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India vs Sri Lanka: Spinners enjoy Premadasa’s boundary room

Spinners have made the bigger impact in the white-ball matches in Colombo. Be it traditional spinners–Chahal, Rahul Chahar, Hasaranga, Dananjaya, Praveen Jayawickrama or Kuldeep Yadav with his chinaman–they have all been in business and not just mystery-spinner Varun Chakravarthy.
India's Kuldeep Yadav, left, celebrates the wicket of Sri Lanka's Minod Bhanuka during the second Twenty20 cricket match between Sri Lanka and India in Colombo, Sri Lanka, Wednesday, July 28, 2021.(AP)
Published on Jul 29, 2021 12:22 PM IST
ByRasesh Mandani

Playing conditions and playing combinations on view in the second T20I on Wednesday were exceptions, not the rule. Rarely do we get to see boundaries over 75 meters and over three degrees of turn for the spinners in T20 cricket that one saw at the Premadasa stadium. Even rarer is an imbalanced playing eleven, the kind India were forced to go in with after the latest isolation left them with only 5 specialist batsmen.

This low-scoring contest was a good example to underline how big a role these factors play in shaping the high-scoring T20 matches one is used to seeing. We saw very few adventurous strokes in India’s batting powerplay. With Bhuvneshwar Kumar due to bat at No.6, followed by the tail, openers Shikhar Dhawan and Ruturaj Gaikwad began with a low-risk approach. Gaikwad’s touch-play took India to 45-0 in the first six overs. On a wicket which had begun to take turn early, India would otherwise been a lot more attacking.

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Once Gaikwad fell in the seventh over after a good-looking 21, no India batsmen found scoring easy. Dhawan 40 (42) was the only one to get five boundaries but even his strike rate remained below run-a-ball. “We knew we were one batsman short and had to construct our innings smartly and not go over-aggressive,” Dhawan said after the match. “We had to be constrained somewhere. We ended up 10-15 runs short.”

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Wanindu Hasaranga, fresh from his move up to No.2 of the ICC rankings, and the multi-skilled Akila Dananjaya kept India in check. Even the usually hasty Sanju Samson had to be circumspect and lost his wicket before he could change gears. India got only eight boundaries, the fewest in this format where they batted 20 overs.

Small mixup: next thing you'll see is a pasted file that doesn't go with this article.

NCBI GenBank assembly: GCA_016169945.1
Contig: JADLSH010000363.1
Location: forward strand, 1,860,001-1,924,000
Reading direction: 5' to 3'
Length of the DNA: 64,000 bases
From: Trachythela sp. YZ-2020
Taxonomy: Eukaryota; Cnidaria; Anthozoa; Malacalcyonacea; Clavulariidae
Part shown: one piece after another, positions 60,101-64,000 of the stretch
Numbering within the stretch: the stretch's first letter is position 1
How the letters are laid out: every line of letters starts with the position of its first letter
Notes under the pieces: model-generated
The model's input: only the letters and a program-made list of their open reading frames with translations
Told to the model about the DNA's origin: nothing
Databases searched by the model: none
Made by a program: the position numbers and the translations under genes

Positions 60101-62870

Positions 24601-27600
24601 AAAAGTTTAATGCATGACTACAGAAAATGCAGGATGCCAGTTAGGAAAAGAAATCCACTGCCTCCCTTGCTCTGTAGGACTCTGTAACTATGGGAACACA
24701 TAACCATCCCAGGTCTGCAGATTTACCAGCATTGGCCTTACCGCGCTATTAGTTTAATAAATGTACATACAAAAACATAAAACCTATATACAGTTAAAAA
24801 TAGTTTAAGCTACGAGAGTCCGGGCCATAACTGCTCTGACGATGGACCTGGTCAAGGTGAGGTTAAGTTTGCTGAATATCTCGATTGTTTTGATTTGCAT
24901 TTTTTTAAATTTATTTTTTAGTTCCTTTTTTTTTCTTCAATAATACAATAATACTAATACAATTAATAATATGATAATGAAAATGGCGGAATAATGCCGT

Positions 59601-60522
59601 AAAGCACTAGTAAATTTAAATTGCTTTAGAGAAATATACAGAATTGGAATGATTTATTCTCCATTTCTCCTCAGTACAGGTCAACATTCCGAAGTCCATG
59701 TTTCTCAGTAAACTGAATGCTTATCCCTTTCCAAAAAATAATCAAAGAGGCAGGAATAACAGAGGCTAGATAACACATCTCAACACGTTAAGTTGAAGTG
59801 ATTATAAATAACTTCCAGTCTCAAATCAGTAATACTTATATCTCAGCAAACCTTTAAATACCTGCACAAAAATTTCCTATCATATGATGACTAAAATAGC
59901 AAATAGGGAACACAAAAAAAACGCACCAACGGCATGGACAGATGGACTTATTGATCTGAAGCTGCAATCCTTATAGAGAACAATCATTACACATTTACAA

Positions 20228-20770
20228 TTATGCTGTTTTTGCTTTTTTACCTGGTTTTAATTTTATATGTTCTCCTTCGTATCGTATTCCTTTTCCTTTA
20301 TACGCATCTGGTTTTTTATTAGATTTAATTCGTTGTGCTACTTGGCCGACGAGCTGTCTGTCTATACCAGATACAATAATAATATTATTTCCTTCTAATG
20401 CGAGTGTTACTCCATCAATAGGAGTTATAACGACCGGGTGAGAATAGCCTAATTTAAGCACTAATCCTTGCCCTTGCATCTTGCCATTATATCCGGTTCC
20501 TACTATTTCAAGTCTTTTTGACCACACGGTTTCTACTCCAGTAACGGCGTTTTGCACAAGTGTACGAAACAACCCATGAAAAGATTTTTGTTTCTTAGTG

The Pandya brothers and Ravindra Jadeja for India, the Pandyas and Kieron Pollard for Mumbai Indians are a big reason their top order gets to bat freely. India didn’t have that flexibility on Wednesday. Sri Lanka coach Micky Arther later said India’s imbalanced team was one of the reasons they opted to field first. “We knew India couldn’t go too hard until with four overs to go,” he said.

LONGER BOUNDARIES AT COLOMBO

After the last match, leg-spinner Yuzvendra Chahal–he generally has to contend with flat pitches and short boundaries at Chinnaswamy stadium for RCB’s home matches–had spoken of how Colombo’s long boundaries were an opportunity for the spinners to make it count. “With a bigger outfield, I had told myself, if I can’t perform here, where else will I,” he said.

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Spinners have made the bigger impact in the white-ball matches in Colombo. Be it traditional spinners–Chahal, Rahul Chahar, Hasaranga, Dananjaya, Praveen Jayawickrama or Kuldeep Yadav with his chinaman–they have all been in business and not just mystery-spinner Varun Chakravarthy. It has helped that the wickets have offered turn, but the spinners have dared to give the ball air from time to time, thanks to the cushion longer boundary ropes have provided.

“It is something you are not used to playing in India. Especially at the IPL, you see shorter boundaries. You see a lot of boundary sixes going,” said Indian bowling coach Paras Mhambrey.

In the three ODI matches, there were only a total of 10 sixes hit between the two sides. The two T20s so far have seen a total of 12 sixes, again a low score. “This is an opportunity for the spinners to toss the ball a little more. Since one part of the boundary is longer than the other. It is good to see that. It is also challenging for the batsmen. The boundaries are not easy to come. So, you need to work around with the singles and the doubles all the time. There is more running to do,” Mhambrey said.

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